Do you want your comic to be glossy and shiny? Or how about flat and subtle? Your printer will be able to help choose the right paper stock for your project and can provide printed samples for you to compare. Typically if you want the comic to have a shine to it, you will be printing on gloss or matte coated stock. Gloss coated will be brighter than matte, but matte will still have some reflective quality.

Uncoated paper on the other hand will have a flat, natural look and is more commonly used for printing comic books. It is also common to print on uncoated inside pages, with a gloss cover.

Important Note: Check with your printer to see if they will be printing digitally with toner, or on an offset press. Toner naturally causes the printed ink to shine, so even if a comic is printed on uncoated paper, it may still appear glossy. An offset press will leave virtually no shine.

 

  1. The weight of your paper

You should also decide how heavy or thick you want your paper to be. We prefer to print comics on 60lb or 70lb uncoated text stock to give them a weight that’s sturdy enough to last through multiple reads, but not too heavy to be cumbersome. This thickness also prevents dark colors from showing on the reverse side of a page. If you are unfamiliar with different weights of paper, consider that standard copy paper used in your home printer is normally 20-24lb.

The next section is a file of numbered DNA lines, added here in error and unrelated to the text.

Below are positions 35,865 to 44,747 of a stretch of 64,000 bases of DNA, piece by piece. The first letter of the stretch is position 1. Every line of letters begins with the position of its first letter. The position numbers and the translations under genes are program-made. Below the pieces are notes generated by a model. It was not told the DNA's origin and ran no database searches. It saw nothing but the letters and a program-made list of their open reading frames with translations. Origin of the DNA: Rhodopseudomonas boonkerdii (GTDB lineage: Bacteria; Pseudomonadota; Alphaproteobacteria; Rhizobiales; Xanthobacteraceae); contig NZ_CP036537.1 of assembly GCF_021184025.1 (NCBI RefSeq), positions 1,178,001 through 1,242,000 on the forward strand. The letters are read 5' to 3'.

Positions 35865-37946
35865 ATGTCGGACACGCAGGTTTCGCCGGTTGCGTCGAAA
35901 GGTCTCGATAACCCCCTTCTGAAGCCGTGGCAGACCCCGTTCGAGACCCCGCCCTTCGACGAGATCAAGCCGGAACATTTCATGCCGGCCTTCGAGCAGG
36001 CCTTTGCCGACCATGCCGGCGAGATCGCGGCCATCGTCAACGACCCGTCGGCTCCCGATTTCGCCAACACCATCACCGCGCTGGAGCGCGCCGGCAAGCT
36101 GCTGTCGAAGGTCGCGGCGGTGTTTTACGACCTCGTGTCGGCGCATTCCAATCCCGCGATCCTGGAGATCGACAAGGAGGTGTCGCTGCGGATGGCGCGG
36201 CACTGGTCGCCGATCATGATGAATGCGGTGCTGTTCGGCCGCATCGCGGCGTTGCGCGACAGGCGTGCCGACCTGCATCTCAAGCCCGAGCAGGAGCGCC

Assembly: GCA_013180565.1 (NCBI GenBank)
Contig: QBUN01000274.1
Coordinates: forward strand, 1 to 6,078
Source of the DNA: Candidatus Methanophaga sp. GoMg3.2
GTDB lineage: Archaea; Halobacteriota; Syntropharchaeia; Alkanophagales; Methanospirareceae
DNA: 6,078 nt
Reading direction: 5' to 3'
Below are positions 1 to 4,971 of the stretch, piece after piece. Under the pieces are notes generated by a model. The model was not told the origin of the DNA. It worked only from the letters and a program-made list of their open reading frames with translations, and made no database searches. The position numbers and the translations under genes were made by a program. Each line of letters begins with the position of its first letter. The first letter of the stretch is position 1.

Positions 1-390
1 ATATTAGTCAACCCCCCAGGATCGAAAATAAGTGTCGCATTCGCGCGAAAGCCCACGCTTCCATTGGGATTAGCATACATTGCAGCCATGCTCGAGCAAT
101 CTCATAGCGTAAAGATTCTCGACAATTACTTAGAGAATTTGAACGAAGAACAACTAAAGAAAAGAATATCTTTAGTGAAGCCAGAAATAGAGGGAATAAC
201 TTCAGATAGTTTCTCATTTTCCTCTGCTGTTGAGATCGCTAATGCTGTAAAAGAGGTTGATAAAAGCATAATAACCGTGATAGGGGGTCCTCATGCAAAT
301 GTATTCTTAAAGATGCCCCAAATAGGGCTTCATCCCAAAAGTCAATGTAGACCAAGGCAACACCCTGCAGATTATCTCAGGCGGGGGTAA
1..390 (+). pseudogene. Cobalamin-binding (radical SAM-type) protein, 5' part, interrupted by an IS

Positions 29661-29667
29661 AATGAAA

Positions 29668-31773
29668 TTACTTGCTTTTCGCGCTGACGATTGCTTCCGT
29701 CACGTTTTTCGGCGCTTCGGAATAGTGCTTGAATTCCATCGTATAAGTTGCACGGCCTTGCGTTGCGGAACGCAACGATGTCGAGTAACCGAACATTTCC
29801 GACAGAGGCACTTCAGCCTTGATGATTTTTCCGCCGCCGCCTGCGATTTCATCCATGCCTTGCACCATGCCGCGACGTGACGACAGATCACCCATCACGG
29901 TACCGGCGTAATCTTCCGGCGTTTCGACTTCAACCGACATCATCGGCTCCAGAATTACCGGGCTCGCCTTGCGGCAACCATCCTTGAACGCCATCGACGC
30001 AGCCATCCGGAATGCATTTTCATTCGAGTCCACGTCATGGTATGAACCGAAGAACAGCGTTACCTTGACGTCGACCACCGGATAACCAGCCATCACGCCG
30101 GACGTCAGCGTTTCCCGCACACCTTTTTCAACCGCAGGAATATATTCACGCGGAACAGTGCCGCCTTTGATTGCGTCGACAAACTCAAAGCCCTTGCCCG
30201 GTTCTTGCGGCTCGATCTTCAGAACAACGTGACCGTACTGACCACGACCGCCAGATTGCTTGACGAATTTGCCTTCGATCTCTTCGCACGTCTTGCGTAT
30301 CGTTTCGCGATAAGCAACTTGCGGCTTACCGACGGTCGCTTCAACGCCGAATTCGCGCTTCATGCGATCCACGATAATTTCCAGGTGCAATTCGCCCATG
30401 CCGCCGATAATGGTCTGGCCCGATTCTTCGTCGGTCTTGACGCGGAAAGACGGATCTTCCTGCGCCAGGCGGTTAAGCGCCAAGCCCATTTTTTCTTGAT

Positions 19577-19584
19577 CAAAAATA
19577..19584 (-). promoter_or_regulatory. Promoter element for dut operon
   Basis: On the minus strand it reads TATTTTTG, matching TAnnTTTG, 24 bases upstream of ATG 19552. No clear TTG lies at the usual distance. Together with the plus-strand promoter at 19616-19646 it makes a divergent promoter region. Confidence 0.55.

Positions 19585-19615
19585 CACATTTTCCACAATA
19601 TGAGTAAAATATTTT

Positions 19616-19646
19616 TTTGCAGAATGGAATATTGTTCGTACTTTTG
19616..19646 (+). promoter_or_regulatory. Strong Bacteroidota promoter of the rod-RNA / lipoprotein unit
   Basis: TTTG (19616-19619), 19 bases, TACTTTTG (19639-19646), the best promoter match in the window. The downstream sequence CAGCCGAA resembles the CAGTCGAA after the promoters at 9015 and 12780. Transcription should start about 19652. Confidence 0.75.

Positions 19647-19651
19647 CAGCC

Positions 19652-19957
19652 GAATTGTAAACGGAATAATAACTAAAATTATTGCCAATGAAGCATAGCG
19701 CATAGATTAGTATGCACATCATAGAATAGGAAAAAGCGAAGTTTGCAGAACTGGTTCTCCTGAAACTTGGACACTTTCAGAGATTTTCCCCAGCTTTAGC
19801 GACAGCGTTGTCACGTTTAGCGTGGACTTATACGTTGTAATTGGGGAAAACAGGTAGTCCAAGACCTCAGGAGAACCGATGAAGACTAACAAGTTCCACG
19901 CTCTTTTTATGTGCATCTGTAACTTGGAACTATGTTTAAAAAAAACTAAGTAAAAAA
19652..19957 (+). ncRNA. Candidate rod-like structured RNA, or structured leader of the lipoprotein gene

In printing terms, a plus-cover booklet is when the cover is a thicker stock than the inside pages and a self-cover is when the cover stock is the same as the inside. So you can also consider having a thick glossy cover, with thinner uncoated pages on the inside.

 

  1. Choosing your binding

Almost always, a comic book will be saddle stitched; meaning large sheets of paper are folded in half and stapled to the correct finished page size. This is a cost efficient option, and creates a lightweight and easy to store comic. Graphic novels on the other hand may be better suited as perfect bound books to give them more of a traditional “book” feel.

 

Any additional questions about comic book printing and specific features available should be discussed with your preferred printer. There are several additional options which can make your comics stand out such as spot UV coating.

 

Avoid Issues By Saving Your Artwork Properly In InDesign For Printing

There are a few simple rules to follow when saving a print-ready design made with InDesign and it all starts with setting up your InDesign document properly with bleeds.

 The following paragraphs will enlighten you to a few golden rules to follow when it comes to saving/exporting your design to make sure it’s ready to go to print. 

The Need To Bleed